Green light for major new Cambridge Children's Hospital

Cambridge Children's Hospital and Max Rowlandson, who fundraised for the unit in November

Cambridge Children's Hospital and Max Rowlandson, who fundraised for the unit in November - Credit: White Arkitekter and Hawkins/Brown/Rowlandson family

The team in charge of building East Anglia's first children's hospital has said it is "delighted" to have received planning permission for the scheme.

Early designs and floorplans for the new Cambridge Children's Hospital were agreed at a Greater Cambridge councils meeting on March 16.

The new NHS unit would sit on the biomedical campus, near the existing Addenbrooke's Hospital.

The hospital would treat children throughout the East of England, which is the only region in England not to have a specialist children's hospital.

An artists' impression of the proposed Cambridge Children's Hospital

An artists' impression of the proposed Cambridge Children's Hospital - Credit: White Arkitekter and Hawkins/Brown

Andrew Tollick, senior programme manager for design and construction, said the council's decision marks a "big step" in the project.

Mr Tollick said: "I’m delighted that we have taken another big step towards making Cambridge Children’s Hospital a reality.

"There is still a long way to go before building work can begin but planning approval for the early external designs is a rock-solid foundation.

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"We are determined to realise our vision for ‘a whole new way’ - one that integrates children’s mental and physical health services alongside world-class research to provide holistic, personalised care in a state-of-the-art facility."

The hospital will measure 35,000 square metres, which includes 5,000 square metres of research space.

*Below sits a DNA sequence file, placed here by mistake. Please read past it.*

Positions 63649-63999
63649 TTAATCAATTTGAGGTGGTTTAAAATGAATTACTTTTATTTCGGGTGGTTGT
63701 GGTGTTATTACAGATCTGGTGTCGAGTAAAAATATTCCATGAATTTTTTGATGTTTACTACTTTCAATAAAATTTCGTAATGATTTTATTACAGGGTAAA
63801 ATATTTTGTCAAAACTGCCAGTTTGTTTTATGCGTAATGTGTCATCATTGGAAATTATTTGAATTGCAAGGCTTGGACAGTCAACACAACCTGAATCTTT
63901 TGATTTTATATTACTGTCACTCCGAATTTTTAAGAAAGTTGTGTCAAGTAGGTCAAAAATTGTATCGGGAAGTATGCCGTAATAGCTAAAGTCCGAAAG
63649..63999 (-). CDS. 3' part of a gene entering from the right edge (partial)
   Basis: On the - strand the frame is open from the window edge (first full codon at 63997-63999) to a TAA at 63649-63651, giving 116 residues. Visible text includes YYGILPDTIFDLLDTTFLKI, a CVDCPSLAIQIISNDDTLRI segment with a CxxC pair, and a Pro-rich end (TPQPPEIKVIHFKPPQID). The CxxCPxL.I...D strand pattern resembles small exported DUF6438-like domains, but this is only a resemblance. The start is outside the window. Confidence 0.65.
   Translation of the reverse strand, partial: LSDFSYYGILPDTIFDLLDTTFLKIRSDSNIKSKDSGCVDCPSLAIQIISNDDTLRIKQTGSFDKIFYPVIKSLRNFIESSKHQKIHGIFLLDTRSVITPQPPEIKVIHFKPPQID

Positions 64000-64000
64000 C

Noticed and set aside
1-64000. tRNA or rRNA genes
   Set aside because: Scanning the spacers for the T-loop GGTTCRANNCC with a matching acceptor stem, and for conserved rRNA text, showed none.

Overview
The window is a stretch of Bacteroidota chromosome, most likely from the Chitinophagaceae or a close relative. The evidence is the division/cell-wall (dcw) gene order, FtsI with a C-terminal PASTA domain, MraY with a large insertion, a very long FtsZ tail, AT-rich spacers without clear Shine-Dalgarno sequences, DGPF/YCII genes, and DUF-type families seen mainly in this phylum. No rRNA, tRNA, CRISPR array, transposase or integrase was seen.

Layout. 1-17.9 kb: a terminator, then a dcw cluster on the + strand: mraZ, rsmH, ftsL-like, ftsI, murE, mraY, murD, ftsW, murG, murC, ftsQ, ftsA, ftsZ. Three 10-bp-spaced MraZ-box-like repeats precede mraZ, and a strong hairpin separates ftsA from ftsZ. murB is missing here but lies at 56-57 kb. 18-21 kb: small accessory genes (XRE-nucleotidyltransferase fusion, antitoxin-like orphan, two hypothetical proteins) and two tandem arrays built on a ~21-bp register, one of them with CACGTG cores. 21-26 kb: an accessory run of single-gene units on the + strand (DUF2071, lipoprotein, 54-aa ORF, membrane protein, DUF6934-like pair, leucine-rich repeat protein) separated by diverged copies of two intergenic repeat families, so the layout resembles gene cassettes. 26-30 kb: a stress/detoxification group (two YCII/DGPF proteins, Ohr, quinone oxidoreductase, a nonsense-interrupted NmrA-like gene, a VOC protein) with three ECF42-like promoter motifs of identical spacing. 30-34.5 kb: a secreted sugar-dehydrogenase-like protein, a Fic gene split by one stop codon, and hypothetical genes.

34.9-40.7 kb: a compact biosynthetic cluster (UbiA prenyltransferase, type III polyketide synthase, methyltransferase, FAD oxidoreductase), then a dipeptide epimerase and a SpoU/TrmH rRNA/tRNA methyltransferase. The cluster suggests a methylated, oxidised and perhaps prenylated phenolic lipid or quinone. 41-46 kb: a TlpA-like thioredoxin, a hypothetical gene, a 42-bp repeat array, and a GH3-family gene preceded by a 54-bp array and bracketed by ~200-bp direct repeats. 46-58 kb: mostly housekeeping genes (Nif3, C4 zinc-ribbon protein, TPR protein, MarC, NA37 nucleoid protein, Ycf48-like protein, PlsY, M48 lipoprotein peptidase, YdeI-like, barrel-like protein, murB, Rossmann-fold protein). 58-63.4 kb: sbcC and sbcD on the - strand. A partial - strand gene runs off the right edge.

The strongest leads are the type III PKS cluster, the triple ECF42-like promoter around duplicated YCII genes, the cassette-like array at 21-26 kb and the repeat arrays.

Outline planning permission to expand the Cambridge Biomedical Campus was granted in 2009.

Funding is being sought from the UK government treasury to build the hospital, and fundraising efforts have already begun throughout the region.

In Essex, Max Rowlandson - who was diagnosed with cancer at the age of two - began fundraising in November.

Max, now 13, from Saffron Walden, and his mum Jodie thought that the idea of a children's hospital was a "pipe dream" 10 years ago.

Max Rowlandson, aged 13, from Saffron Walden

Max Rowlandson, aged 13, ran a fundraiser for the hospital in November - Credit: Rowlandson family

Jodie said: "A dedicated children's hospital was a pipe dream for us.

"There were many occasions where we would go and there would be no room on the specialist ward."

Max Rowlandson's cancer story was transformed into a film.

The film, Maximus, was screened at the Cannes Film Festival in 2021.

Another 11-year-old boy, Tristan, is part of the Cambridge Children's Network which contributed to the hospital design.

Tristan said: "I did a design programme with a group of people who help design the hospital.

"It was fun and we got to join in a lot.

"When I saw the drawings there were bits of greenery inside the hospital, right in the centre, and I knew I had something to do with that. It made me feel proud."

A drawing of a proposed interior space in the new Cambridge Children's Hospital

A drawing of a proposed interior space in the new Cambridge Children's Hospital - Credit: White Arkitekter and Hawkins/Brown

The team at Greater Cambridge Shared Planning praised the hospital's "sustainable" design.

Councillors gave the building the green light.

Councillor Anna Bradnam is the chair of the Joint Development Control Committee in Cambridge and South Cambridgeshire.

Cllr Bradnam said: "We have seen the application through various stages.

"We are pleased to see the application proceed beyond this stage.

"Its green credentials and its contribution to net-zero ambitions are excellent.

"The hospital will be of benefit to children in Cambridgeshire and beyond.

"We think it will be an extremely welcoming place for parents and children."

The project is being led by the Cambridge University Hospitals NHS Foundation Trust, Cambridgeshire and Peterborough NHS Foundation Trust and the University of Cambridge.